World Remembers the Holocaust

Yom Hazikaron laShoah ve-laG’vurah, known more familiarly as Yom Hashoah, Holocaust Day, occurs each year shortly after Passover.

Commemorating and remembering the 6 million Jews who perished at the hands of the Nazis and their collaborators in World War II, as well as the heroism of the Jewish resistance during that time, Holocaust Day has been marked with observances and memorials around the world since 1951. Set in the spring, on the 27th day of the Hebrew month of Nisan, Holocaust Day begins at sunset on April 20 this year and continues with remembrances and ceremonies throughout the ensuing week.

A candle and a Star of David
Photo by DIY13/

Yad Vashem, Israel’s Holocaust museum, has created an international name-reading initiative for the week of April 20-27. Ordinarily, the week is marked by flags lowered to half-mast, special worship services and other commemorations at synagogues and concentration camp sites such as Auschwitz. Yad Vashem’s campaign, in lieu of gathering for such worldwide memorials during the pandemic, calls for participants to record themselves reading the names of Holocaust victims and share the videos on social media using hashtags such as #RememberingFromHome. Recordings will run a maximum of 15 seconds. In Israel, a siren will sound at 10 a.m. on April 20, signaling the start of two minutes of silence.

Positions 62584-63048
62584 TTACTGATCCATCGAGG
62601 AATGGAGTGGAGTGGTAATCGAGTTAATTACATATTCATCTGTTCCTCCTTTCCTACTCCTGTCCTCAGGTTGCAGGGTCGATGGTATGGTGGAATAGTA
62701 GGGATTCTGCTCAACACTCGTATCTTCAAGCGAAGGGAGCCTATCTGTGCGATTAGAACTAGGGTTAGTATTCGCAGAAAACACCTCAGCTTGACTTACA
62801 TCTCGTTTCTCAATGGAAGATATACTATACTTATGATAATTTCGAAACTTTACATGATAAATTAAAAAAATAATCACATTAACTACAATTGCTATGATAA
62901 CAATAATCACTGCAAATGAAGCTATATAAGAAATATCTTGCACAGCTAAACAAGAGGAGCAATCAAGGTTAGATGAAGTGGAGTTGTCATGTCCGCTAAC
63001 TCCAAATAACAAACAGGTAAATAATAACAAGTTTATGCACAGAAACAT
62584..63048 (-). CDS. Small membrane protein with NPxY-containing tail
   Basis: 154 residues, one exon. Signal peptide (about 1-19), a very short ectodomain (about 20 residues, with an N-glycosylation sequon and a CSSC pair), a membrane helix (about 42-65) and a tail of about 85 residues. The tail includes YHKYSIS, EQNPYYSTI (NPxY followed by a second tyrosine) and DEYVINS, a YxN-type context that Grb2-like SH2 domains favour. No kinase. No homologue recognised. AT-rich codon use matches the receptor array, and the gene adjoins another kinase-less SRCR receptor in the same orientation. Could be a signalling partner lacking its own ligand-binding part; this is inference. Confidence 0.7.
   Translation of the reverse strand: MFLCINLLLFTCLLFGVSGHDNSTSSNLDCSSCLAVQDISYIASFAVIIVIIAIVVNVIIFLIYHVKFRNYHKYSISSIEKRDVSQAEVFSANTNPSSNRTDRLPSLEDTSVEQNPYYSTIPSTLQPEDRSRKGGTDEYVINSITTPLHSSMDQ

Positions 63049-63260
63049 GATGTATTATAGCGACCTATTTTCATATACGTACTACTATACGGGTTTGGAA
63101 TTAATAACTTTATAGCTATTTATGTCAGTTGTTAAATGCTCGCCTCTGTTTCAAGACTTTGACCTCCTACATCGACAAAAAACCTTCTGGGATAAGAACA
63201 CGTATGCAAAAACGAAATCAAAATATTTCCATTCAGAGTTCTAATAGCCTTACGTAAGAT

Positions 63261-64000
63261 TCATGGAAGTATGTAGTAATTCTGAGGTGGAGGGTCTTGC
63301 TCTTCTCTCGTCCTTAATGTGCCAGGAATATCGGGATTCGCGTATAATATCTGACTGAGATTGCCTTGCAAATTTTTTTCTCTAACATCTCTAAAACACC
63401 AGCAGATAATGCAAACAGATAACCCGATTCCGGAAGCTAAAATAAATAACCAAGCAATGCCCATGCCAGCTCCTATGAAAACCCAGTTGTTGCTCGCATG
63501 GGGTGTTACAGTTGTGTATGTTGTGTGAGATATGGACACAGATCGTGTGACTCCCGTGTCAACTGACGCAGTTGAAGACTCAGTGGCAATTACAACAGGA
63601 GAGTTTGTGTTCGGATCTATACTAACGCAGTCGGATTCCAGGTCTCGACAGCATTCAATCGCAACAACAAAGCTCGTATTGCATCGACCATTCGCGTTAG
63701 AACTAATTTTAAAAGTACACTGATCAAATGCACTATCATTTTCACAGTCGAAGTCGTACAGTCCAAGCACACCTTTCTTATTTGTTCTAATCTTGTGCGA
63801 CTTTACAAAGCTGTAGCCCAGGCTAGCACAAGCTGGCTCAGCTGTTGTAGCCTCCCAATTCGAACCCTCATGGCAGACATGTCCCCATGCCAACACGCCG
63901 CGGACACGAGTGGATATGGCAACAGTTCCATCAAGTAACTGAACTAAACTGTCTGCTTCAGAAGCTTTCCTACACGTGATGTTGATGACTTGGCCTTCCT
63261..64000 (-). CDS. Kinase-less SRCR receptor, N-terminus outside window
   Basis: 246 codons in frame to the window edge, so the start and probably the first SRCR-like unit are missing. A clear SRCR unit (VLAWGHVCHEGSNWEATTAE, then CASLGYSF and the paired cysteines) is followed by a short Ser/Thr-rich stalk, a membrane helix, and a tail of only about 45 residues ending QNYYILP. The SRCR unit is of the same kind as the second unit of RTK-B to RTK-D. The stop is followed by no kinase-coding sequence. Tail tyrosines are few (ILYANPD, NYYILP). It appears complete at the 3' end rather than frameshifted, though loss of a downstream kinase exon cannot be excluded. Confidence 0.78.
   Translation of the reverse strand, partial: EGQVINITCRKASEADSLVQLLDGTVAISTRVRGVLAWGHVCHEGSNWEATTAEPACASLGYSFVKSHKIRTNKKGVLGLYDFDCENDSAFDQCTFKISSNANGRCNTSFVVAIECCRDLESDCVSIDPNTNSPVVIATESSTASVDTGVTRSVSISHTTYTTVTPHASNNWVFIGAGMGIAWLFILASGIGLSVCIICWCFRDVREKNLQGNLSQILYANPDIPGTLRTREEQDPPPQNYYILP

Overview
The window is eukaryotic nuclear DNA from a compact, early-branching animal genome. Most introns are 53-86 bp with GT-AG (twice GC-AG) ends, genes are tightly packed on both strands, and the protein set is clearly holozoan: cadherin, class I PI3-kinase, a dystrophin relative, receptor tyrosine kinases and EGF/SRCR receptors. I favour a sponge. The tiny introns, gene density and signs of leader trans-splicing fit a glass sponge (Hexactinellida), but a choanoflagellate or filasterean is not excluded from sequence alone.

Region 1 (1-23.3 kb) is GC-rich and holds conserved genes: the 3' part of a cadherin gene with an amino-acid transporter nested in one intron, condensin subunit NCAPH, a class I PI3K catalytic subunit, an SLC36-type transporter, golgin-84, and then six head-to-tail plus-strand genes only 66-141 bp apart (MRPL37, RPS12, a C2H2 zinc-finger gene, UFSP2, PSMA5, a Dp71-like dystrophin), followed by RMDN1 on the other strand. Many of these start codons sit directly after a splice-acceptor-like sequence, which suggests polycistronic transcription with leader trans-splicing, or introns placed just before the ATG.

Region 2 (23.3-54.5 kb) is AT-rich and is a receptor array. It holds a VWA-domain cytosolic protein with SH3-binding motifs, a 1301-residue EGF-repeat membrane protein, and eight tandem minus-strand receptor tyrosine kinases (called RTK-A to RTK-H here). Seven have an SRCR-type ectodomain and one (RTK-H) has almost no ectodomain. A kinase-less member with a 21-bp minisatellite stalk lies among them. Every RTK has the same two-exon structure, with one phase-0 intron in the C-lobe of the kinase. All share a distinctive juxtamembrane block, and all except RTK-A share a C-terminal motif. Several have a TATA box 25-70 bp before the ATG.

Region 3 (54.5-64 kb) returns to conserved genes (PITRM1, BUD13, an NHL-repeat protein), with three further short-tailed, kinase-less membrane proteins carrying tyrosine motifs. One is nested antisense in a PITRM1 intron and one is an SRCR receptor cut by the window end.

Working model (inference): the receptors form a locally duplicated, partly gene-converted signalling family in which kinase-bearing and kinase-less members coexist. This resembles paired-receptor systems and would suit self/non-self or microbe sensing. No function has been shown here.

“Mankind must remember that peace is not God’s gift to His creatures; peace is our gift to each other.”

This year’s Holocaust Day marks the 75th anniversaries of the liberation of the Auschwitz concentration camp, the end of the Holocaust and the end of World War II. Recent polling from the Pew Research Center, however, shows a lack of knowledge amongst Americans on the basic facts of the Holocaust and of Adolf Hitler’s rise to power. Out of 13,000 polled, fewer than half correctly answered multiple choice questions about those subjects.

“Holocaust Day reminds us of the depths of violence to which hatred can lead,” said STAND International Director Edward Parkin. “But as the incomparable Elie Wiesel observed, ‘Mankind must remember that peace is not God’s gift to His creatures; peace is our gift to each other.’ In the spirit of those words, we must work effectively for tolerance and peace amongst all mankind.”